Long Beach christens updated Alamitos Bay Marina
City completes $100 million-plus overhaul of 1,600-slip boating venue.
LONG BEACH — Alamitos Bay Marina’s multi-basin rebuild and overhaul as conceived later and completed earlier than a similar – and smaller – boating venue redevelopment in Dana Point. Long Beach city officials and their private sector partners, nonetheless, celebrated what they identified as an arduous journey by christening the updated Alamitos Bay Marina with a ribbon-cutting ceremony, April 27.
The Alamitos Bay Marina rebuild was conceived in 2005. Anywhere from 100 to 300 boats were shuffled around during the phased marina rebuilt. Construction, which took seven phases to complete, began in 2011 and covered Alamitos Bay Marina’s seven basins.
City officials stated the rebuild’s price tag was $105 million.
Bellingham Marine – the lead private firm on the rebuild project – replaced 1,967 slips with 1,646 new one.
Rebuilding Long Beach’s largest marina was a public-private partnership involving city staff, the city’s Marine Advisory Commission and boat owners association, California’s Division of Boating and Waterways and the California Coastal Commission.
Firms representing the private sector included Bellingham Marine, Anchor QEA, TranSystems Inc. and Moffatt and Nichol.
Slip mix, environmental issues and permitting process were among the hurdles all parties had to overcome, according to Marine Bureau chief Elvira Hallinan.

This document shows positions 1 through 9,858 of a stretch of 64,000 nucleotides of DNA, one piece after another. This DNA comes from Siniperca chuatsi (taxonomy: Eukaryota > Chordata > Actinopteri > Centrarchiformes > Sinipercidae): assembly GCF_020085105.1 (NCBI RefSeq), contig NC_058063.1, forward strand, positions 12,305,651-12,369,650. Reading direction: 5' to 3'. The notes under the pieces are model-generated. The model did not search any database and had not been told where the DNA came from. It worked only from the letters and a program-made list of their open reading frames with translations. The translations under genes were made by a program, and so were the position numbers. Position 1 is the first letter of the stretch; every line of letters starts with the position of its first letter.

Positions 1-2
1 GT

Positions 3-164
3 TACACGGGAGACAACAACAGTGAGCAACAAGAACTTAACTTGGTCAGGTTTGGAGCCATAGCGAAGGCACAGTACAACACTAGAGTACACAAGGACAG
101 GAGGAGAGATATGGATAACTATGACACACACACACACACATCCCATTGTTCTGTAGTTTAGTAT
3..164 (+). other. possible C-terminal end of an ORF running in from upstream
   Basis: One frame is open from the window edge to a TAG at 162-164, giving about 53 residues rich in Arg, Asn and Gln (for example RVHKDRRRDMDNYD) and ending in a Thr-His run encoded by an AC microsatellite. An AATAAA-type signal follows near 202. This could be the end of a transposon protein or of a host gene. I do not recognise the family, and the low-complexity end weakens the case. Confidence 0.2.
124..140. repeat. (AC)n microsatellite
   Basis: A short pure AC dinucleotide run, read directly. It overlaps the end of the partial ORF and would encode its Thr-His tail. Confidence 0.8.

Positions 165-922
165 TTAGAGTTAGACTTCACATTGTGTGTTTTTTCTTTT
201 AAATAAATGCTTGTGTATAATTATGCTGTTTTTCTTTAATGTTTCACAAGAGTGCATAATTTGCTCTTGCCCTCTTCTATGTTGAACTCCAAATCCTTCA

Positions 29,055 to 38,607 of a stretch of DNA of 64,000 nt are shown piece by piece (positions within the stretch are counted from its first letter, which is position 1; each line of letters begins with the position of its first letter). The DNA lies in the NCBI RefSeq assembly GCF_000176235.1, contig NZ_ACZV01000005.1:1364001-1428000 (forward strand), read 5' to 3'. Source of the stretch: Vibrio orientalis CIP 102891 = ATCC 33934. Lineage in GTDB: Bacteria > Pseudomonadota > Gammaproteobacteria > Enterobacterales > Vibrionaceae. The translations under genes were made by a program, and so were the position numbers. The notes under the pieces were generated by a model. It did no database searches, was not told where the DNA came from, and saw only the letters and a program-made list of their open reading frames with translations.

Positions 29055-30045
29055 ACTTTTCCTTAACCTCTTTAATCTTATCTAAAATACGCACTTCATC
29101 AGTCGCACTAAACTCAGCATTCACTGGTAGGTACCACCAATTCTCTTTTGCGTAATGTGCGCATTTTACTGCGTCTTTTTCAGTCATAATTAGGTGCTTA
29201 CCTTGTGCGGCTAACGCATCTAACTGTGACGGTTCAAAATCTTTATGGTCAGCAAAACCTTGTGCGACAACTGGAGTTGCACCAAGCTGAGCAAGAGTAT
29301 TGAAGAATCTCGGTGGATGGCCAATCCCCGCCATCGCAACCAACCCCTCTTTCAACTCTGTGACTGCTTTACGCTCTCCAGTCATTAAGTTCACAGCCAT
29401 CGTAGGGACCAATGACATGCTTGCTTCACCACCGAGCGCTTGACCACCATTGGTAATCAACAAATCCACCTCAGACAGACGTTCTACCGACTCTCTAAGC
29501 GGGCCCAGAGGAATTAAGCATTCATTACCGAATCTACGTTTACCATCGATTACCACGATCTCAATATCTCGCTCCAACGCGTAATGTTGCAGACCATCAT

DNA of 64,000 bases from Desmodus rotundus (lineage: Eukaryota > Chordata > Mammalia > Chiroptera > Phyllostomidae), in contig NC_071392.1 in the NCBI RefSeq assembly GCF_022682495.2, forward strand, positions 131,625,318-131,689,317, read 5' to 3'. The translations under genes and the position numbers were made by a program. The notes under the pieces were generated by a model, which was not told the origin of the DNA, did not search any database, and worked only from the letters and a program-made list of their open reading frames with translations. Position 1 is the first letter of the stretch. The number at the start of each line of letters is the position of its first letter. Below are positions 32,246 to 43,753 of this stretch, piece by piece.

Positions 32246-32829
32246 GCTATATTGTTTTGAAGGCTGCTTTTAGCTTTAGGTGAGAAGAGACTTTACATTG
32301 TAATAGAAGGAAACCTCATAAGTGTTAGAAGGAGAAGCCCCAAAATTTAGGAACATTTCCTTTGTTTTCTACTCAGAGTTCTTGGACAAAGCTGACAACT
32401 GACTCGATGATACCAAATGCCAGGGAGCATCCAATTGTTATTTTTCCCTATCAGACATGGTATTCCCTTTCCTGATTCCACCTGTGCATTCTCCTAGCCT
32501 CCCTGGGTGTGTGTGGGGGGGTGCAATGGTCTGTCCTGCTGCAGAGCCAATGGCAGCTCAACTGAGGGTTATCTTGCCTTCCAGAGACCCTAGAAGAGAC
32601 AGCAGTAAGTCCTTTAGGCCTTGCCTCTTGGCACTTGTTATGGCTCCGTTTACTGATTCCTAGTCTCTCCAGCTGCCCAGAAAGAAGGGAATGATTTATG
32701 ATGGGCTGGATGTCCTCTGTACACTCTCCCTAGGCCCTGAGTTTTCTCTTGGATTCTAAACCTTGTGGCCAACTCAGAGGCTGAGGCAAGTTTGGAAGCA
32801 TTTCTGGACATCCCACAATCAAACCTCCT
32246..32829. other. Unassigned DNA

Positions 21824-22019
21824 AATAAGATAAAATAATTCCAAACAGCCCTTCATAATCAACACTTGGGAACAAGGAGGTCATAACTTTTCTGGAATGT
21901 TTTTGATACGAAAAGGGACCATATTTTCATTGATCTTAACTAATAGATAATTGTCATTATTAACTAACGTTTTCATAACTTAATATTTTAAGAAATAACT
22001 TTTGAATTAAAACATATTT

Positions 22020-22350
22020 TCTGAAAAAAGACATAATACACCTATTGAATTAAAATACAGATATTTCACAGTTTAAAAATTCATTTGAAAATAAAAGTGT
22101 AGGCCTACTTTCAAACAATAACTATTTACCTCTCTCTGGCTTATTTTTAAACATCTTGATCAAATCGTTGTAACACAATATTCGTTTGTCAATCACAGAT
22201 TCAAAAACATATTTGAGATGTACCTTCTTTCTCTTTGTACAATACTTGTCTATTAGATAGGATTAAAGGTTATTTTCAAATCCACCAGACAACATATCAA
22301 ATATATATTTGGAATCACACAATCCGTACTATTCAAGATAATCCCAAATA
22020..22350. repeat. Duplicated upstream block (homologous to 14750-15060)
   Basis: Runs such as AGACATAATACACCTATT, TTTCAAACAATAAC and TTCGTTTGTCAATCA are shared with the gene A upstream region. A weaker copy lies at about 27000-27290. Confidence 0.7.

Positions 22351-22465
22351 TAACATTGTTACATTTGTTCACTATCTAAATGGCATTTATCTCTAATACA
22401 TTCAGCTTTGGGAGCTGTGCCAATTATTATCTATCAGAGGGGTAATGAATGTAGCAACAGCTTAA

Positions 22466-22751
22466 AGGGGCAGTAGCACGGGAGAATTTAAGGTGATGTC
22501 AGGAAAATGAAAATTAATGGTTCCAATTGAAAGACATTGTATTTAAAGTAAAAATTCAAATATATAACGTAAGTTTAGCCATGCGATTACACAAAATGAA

“This has been an epic project,” Long Beach City Manager Pat West said. “This was a huge, huge undertaking.”
Nina Moussavi, who represented Long Beach City Council member Suzie Price’s office, acknowledged the updated marina as a welcomed amenity for boaters and local residents alike. Alamitos Bay Marina is within Price’s council district.
Moussavi specifically noted the marina’s new concrete floats, rounded slip fingers, ADA accessible gangways and in-slip pumpout systems. She also identified Alamitos Bay Marina as an economic asset for Long Beach
“The marinas, if you don’t know, are a big economic asset to the city. They employ [more than] 100 individuals and we generate about $22 million in slip revenue annually,” Moussavi said, adding another $52 million in direct and indirect revenues from Long Beach’s boating venues are infused into the local economy every year.
Eric Noegel, Bellingham Marine’s manager of project development, said the Washington State-based company
“We are particularly honored to have built Alamitos Bay Marina, the largest single coastal marina in the United States,” Noegel said, adding his company oversaw the replacement of 1,967 slips with 1,646 single-berth slips. “The new Alamitos Bay Marina boasts a state-of-the-art facility that reflects the project team’s desire to do it right the first time.”
Noegel stated the slip mix and layout was established to account for future demand, while the concrete floats were built with longevity and stability in mind.
“The marina’s hardwood trim, rounded finger-ends and in-slip sewage pumpout systems provide the finest amenities for the boaters,” Noegel said.
Alamitos Bay Marina was built in the 1950s and is home to a fuel dock, shipyard, restaurants and yacht clubs. Boats ranging from 25 to 115 feet can dock at the marina.
CenterCal Properties, the El Segundo-based developer behind The Waterfront project at Redondo Beach’s King Harbor, is currently building a new visitor-serving commercial center directly across from Alamitos Bay Marina. The center is slated to open in summer 2019.
Parimal M. Rohit photos